Krystal Demaine, Assistant Professor
School of Visual and Performing Arts
Office Location: Center for the Arts
Office Number: VPAC 311
ART 110 Foundations of Creative Therapies
ART 209 Methods and Materials in Arts and Expressive Therapies
PSY 220: Psychological Perspectives
ART 226 Therapeutic Writing
ART 229 Specific Populations: Arts and Expressive Therapies
ART 311 Integrating Theory and Practice
PSY 310 Abnormal Psychology
ART 324 Music in Creative Arts Therapy
ART 480 Semester Internship
ART 489 Senior Thesis
PhD, Expressive Therapies, Lesley University (2012)
MEd, Counseling Psychology, Cambridge College (2004)
BM, Music Therapy, Berklee College of Music (2000)
Licensure & Certifications:
- Music Therapist Board Certified (MT-BC)
- Registered Expressive Arts Therapist (REAT)
- Registered Yoga Teacher (RYT-200)
- Fellow of Neurologic Music Therapy (NMT-Fellow)
- Transformation Through the Arts & Performance Wellness Level I & II
- Assistant Professor of Creative Arts Therapy, Endicott College
- Assistant Professor of Expressive Arts Therapy, Lesley University
- Visiting Lecturer, Salem State University
- Adjunct Faculty, North Shore Community College
Demaine, K. & Richardson, J. F. (in print). The arts and natural health: A merging of creative arts therapy and traditional Chinese medicine. In S. L. Brooke (Ed.), The use of creative arts therapies across cultures. Springfield, Il: Charles C. Thomas.
Demaine, K. (in print). Musical roots for healing: The five tone system in traditional Chinese medicine. In S. L. Brooke (Ed.), The use of creative arts therapies across cultures.Springfield, Il: Charles C. Thomas.
Demaine, Krystal. Merging voices and finding harmony in co-teaching: A doctoral student\'s experience of co-teaching a music therapy course with her doctoral advisor.Voices: A World Forum for Music Therapy,[S.I.], v. 14, n. 2, jun. 2014. ISSN 1504-1611. Available at https://voices.no/index.php/voices/article/view/743. Date accessed: 1 Jul. 2014
Demaine, K. (2013). Musical echolalia and non-verbal children with Autism, Abstract.Psychomusicology: Music, Mind, & Brain, 23(2), 202-203
Demaine, K. (2012). Musical Imitation and Children with Autism Spectrum Disorders. In K. Overy, I. Peretz, L. Lopez, & M. Manjo (Eds.), Annual proceedings of the Music and Neuorosciences V: Learning and Memory: Annals of the New York Academy of the Sciences (pp.) [Abstract]. New York, NY: Wiley Blackwell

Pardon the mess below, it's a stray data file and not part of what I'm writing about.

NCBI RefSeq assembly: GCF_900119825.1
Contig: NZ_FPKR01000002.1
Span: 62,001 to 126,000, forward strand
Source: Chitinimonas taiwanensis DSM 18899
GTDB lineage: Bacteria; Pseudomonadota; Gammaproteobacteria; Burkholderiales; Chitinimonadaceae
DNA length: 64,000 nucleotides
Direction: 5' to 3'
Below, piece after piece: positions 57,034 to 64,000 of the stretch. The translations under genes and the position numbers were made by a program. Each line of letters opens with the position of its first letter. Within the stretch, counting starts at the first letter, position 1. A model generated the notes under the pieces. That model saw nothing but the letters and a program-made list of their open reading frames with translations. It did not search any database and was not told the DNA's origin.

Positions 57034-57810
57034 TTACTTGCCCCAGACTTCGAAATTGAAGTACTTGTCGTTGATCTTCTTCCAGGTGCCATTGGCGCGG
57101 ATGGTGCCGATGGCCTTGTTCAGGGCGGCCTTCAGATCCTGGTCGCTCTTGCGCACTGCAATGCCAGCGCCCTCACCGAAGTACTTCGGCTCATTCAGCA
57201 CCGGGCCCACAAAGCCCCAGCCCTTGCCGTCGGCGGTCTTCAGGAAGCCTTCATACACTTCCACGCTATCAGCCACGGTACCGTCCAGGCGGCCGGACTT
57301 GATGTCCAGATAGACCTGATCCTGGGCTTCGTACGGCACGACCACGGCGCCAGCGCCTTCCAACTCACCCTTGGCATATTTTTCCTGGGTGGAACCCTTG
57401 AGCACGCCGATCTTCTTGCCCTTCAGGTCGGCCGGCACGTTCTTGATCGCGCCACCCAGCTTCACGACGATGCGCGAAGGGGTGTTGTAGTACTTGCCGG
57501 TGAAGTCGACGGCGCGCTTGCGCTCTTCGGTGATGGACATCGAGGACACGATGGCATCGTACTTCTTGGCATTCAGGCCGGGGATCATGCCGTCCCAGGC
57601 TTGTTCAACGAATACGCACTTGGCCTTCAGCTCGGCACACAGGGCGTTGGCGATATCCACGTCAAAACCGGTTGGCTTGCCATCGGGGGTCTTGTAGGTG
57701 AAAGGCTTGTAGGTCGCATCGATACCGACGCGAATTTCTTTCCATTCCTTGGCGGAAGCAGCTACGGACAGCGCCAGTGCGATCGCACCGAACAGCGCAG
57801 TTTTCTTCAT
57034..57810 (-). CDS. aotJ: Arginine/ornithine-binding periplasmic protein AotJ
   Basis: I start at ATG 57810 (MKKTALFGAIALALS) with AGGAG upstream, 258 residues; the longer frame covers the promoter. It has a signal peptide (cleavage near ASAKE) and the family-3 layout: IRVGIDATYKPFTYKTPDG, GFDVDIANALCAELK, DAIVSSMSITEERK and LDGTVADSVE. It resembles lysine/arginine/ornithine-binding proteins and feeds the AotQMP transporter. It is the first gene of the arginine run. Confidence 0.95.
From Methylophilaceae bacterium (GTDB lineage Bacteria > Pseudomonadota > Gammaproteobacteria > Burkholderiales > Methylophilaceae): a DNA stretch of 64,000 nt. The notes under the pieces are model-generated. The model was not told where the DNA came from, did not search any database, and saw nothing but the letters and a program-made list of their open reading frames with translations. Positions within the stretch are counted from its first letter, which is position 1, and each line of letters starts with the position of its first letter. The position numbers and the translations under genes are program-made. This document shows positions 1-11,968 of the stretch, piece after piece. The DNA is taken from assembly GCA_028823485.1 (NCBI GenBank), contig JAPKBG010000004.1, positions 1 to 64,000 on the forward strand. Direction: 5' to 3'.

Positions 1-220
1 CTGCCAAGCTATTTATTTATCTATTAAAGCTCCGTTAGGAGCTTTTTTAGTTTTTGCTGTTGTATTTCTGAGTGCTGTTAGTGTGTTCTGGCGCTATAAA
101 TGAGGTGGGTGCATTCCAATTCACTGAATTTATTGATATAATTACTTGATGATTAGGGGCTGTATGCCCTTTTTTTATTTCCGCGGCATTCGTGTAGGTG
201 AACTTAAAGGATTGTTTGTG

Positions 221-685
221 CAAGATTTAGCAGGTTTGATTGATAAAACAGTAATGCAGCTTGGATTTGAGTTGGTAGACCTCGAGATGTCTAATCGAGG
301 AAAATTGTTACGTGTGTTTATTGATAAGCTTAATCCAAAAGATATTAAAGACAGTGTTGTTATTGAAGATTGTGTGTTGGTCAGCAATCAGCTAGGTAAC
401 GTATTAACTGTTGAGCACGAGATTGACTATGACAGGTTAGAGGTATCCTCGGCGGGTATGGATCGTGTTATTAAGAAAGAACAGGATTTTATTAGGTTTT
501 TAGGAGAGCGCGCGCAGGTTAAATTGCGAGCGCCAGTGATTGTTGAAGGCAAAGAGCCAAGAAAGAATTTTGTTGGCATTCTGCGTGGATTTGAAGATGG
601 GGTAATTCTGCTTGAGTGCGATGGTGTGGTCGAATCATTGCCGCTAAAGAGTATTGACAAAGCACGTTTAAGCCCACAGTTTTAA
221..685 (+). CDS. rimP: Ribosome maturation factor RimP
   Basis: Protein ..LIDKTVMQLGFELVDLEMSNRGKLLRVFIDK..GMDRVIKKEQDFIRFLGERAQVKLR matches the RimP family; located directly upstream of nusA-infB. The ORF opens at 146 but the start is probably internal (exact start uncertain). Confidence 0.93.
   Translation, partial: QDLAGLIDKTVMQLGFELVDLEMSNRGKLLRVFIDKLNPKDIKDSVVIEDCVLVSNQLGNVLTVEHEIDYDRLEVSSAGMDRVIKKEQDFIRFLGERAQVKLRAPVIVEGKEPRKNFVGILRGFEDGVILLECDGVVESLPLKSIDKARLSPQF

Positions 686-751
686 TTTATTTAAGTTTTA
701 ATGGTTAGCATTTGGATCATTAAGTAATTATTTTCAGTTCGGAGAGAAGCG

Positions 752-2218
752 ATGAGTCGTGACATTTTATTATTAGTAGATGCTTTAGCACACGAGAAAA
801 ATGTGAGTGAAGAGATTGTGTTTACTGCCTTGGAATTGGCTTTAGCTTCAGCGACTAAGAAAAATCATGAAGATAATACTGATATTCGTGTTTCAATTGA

Demaine, K. (2012).Musical echolalia and non-verbal children with autism. (Doctoral Dissertation). Retrieved from ProQuest Dissertations and Theses. (Accession Order No. 3509266)
Wan, C., Demaine, K., Zipse, L., Norton, A., & Schlaug,G. (2010). From music making to speaking: Engaging the mirror neuron system in autism.Brain Research Bulletin, 82, 161-168.
Demaine, K. (2009). Melody versus rhythm: The relative roles of melody and rhythm in music therapy for two boys with autism. In S. L. Brooke (Ed.), The use of creative therapies with autism spectrum disorders. Springfield, Il: Charles C. Thomas.
Krystal Demaine, PhD is a Registered Expressive Arts Therapist (REAT), Board Certified Neurologic Music Therapist (MT-BC, NMT-F), and Registered Yoga Teacher (RYT-200). Dr. Demaine began teaching at Endicott College in 2004 as an adjunct faculty member and in 2013 joined the School of Visual and Performing Arts as Assistant Professor of Creative / Expressive Arts Therapy. In addition to her appointment at Endicott College, Dr. Demaine is a Senior Lecturer of Expressive Arts Therapy at Lesley University and maintains a clinical private practice in Beverly, MA where she uses the arts to support children and adults affected by neurologic and developmental challenges, and grief/ loss. Dr. Demaine has published and presented both nationally and internationally on the topics of music and autism, integrated arts approaches in therapy, and cross-cultural perspectives of creative arts therapies. Dr. Demaine’s spirited approach to teaching is grounded in theory and research while using experiential learning to inspire creativity, imagination, play, and self-discovery through the arts.